To buy a condo or a single-family home
Many first time home buyers wrestle with the decision on whether to buy a single-family home or a condominium.
The “Bankrate” website took a close look at many of the deciding factors that go into which type of property will fit your lifestyle the best.
Bankrate says there are five factors to consider when shopping for a home:
• Location and lifestyle.
• Maintenance costs.
• Rules of ownership.
• Lending and price.
• Monthly fees.
Many first-time home buyers are young professionals who are more in touch with the social benefits of an urban life - walking distance to shops, restaurants and transportation. These may be more important to them than having a larger home and backyard space.
Another reason to look at condo living is that owners have less direct responsibility for many maintenance issues that are covered by the association fees.
Time demands to maintain a condominium are also less than a house. “Those with many other responsibilities may not have time for home maintenance,” says Jordan Clarke, a real estate agent in Carlsbad, California. “Condos are also a convenient option for people who travel a lot.”
“Clarke says a condo or townhouse may be a good fit for first-time homebuyers because association fees cover maintenance and repairs. Owners of single-family homes have to set aside money for those purposes,” said Bankrate.
There are some downsides of condo living, depending on personal preferences.
Condominium-style living necessitates that there are several dwellings in a concentrated area and the common areas, not included in the condo purchase, are governed by an association.
According to Bankrate:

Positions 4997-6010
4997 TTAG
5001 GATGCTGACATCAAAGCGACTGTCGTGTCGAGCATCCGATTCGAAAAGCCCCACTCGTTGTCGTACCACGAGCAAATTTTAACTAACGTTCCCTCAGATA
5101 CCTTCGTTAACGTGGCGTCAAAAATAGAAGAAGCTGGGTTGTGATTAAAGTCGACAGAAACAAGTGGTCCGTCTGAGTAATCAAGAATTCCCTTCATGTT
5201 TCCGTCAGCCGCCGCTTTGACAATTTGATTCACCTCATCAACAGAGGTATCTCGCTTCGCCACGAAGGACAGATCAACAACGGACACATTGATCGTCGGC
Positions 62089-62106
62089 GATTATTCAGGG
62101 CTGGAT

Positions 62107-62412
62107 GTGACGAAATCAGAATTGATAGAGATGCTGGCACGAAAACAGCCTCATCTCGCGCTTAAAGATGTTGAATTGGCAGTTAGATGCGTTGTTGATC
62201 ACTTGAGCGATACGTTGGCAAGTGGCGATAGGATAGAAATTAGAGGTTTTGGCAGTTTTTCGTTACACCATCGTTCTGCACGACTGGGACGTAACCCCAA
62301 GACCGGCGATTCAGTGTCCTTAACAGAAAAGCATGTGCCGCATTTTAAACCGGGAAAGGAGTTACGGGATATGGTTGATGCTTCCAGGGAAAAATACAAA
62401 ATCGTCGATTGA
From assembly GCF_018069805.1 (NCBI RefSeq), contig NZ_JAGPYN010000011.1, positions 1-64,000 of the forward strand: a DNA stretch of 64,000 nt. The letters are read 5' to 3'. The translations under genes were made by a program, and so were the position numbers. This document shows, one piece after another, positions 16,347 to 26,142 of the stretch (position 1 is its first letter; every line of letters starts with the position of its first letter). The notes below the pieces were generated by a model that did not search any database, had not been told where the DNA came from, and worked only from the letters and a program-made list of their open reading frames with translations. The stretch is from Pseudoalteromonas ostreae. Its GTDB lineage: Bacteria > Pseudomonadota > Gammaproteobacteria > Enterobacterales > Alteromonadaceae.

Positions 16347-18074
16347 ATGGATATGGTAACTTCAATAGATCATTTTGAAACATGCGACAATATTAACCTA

“• Owners associations can tell residents where to park, ban them from barbecuing on balconies, and otherwise impose restrictions.
• Neighbors are close, and they can be annoying.
• “You are significantly more tied in value to your neighbors when it comes to condos and townhomes,” Clarke says.
“He explains that exterior renovations (and their budgets) have to be approved by the owners. And when other owners don’t pay their bills, you can be required to fork over more than your fair share and hope you’ll be reimbursed later,” according to Bankrate.
There are also a couple of factors a purchaser will encounter when considering a condo - less space and higher mortgage interest.
Bankrate went to Jeremy David Schachter, mortgage adviser for Pinnacle Capital Mortgage Corp. in Phoenix, who said that lenders scrutinize the financial health of the owners association.
One of the stumbling blocks of condo ownership can be the monthly association fees. These fees are not tax deductible like mortgage interest. The buyer may decide to forego the condo in favor of adding that monthly assessment into a larger monthly mortgage payment for a home.
For condo owners, there is also the possibility of a special assessment for major repairs above those items covered by the monthly fee. Single-family homeowners may also experience the same major repairs and are solely responsible for the cost of the repair.
For those purchasing a vacation property, many select condos. Condos can be rented easily because the owners do not have to do the regular maintenance. The rent can potentially pay the mortgage but may result in higher interest rates, according to Bankrate.
As always, be sure to ask your Realtor if you have any concerns or questions about the properties you are viewing. Specific areas will impact what the differences between single-family homes and condominiums are.
To see more details from Bankrate, visit their website for this and other related articles to home buying.